Morbid Angel. That name should mean something to you if you consider yourself a metalhead. Altars Of Madness, pioneers of death metal, Trey Azagthoth. Prior to 2011, the worst they could do was Heretic. On June 6th, 2011, everything the metal community knew about this timeless act became a lie. Crushing innovative extreme metal riffing devolved into a "metallic" attempt at covering "Be My Lover". David Vincent's harsh mumbling all but asserts the audience that his talents are waning along with the rest of the band. Rob Zombie actually gained credibility as a musician. Marilyn Manson actually gained credibility as a man! Somewhere in the distance, Till Lindemann can be heard laughing at all the true crusaders. Somewhere further back legions of death metal fans can be seen on their computers purchasing the FutureSex/LoveSounds deluxe edition because iTunes recommends JT as a similar artist. This shit is more viral than "Friday"; and yes, Morbid Angel are well aware of what day comes after...wards. KILL A COP!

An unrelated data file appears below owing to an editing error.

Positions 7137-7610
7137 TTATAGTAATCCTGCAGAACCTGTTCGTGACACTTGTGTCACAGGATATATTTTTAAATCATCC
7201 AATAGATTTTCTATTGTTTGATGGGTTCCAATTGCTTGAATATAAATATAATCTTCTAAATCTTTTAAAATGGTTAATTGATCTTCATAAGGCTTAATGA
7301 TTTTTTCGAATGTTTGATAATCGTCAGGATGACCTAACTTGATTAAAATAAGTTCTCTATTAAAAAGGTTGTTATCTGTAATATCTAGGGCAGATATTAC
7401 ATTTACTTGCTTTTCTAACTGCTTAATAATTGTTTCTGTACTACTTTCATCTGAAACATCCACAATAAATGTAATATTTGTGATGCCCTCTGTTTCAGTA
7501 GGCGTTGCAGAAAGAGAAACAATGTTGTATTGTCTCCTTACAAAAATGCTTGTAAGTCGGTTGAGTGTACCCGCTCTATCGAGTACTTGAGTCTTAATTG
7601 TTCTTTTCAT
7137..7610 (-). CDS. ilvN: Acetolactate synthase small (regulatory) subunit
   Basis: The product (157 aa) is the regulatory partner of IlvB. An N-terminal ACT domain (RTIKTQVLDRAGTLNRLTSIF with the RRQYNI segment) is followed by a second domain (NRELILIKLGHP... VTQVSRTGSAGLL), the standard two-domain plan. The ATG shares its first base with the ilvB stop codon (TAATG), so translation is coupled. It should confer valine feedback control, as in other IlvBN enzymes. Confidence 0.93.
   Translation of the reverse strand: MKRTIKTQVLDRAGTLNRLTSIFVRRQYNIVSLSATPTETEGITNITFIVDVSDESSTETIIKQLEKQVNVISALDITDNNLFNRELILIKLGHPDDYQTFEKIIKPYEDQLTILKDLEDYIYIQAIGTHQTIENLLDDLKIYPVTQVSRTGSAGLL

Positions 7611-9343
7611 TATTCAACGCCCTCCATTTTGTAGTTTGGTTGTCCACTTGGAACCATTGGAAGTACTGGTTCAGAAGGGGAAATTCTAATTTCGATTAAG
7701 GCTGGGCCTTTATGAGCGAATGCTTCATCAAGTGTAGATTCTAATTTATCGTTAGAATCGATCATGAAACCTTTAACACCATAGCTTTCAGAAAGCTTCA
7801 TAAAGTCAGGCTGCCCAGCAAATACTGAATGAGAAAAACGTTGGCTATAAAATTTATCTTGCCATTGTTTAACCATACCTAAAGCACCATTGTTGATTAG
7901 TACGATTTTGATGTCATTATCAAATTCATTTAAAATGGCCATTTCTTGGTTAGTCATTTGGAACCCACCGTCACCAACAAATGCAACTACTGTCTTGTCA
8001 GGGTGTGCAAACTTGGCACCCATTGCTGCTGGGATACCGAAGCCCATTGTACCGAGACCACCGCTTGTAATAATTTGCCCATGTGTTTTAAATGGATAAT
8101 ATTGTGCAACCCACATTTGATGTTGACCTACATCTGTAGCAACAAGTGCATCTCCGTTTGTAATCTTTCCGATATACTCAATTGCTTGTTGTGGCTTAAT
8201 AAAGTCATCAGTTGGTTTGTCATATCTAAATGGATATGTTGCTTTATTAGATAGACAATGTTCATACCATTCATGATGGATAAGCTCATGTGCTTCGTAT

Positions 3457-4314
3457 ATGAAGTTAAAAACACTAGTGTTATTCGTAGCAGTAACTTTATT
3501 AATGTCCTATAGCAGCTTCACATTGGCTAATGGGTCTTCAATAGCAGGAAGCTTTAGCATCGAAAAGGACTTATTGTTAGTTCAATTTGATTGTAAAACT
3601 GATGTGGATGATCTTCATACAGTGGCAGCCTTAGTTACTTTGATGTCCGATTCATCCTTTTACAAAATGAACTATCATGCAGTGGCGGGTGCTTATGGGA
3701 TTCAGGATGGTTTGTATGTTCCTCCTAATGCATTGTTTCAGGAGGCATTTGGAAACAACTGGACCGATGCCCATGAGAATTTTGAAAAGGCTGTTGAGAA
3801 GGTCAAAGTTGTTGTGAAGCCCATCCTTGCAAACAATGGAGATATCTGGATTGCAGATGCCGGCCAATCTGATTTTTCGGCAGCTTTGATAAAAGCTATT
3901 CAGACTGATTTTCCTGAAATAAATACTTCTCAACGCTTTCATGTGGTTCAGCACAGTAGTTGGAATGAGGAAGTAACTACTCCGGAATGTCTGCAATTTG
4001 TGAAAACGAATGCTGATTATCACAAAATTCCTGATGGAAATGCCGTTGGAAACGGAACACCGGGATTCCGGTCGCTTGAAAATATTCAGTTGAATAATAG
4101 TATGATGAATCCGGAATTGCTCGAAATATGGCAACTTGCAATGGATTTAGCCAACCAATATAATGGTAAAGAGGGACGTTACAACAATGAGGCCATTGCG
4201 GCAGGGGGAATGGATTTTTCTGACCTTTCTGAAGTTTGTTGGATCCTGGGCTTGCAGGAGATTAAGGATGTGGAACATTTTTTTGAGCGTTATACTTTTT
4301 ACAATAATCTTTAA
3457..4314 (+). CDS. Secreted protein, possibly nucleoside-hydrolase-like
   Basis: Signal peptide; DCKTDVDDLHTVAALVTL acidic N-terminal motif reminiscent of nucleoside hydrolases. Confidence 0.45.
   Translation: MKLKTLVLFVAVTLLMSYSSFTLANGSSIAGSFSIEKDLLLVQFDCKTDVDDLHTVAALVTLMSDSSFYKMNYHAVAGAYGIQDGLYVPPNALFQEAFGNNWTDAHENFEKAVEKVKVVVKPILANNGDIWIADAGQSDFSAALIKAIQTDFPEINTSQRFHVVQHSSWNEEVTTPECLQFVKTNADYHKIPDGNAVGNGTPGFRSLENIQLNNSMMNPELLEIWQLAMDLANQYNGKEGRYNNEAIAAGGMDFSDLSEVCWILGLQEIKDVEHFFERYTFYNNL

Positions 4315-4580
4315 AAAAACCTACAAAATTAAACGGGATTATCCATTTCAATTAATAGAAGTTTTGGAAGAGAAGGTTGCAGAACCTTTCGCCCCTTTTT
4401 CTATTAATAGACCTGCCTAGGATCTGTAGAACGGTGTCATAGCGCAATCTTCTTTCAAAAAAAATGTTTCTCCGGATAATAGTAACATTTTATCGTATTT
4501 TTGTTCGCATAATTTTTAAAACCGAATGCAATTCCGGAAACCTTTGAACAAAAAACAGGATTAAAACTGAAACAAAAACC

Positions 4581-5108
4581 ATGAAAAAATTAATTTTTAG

DerRozzengarten:

It's been done before by many bands. In one hand common and cheap electronics blend with second league death metal, on the other... Morbid Angel try to make us believe that Illud Divinum Insanus is "Too Extreme!" Well, it is not. And this song has to be one ugly motherfucker that makes you think your CD player has spikes and lags big time. Concerning the album in general, it's groovy, kind of dynamic, blending a deflowered Morbid Angel sense with mechanical vibes, it's funny and cool to listen to, unless it's not a Morbid Angel one. But it is, damn. A mediocre and funny to hang around buddy that you won't remember after brave doses of alcohol , but he'll be somewhere around. Feeling already genitortured? Then kill a cop! Or Marilyn Manson.



Barry Anderson: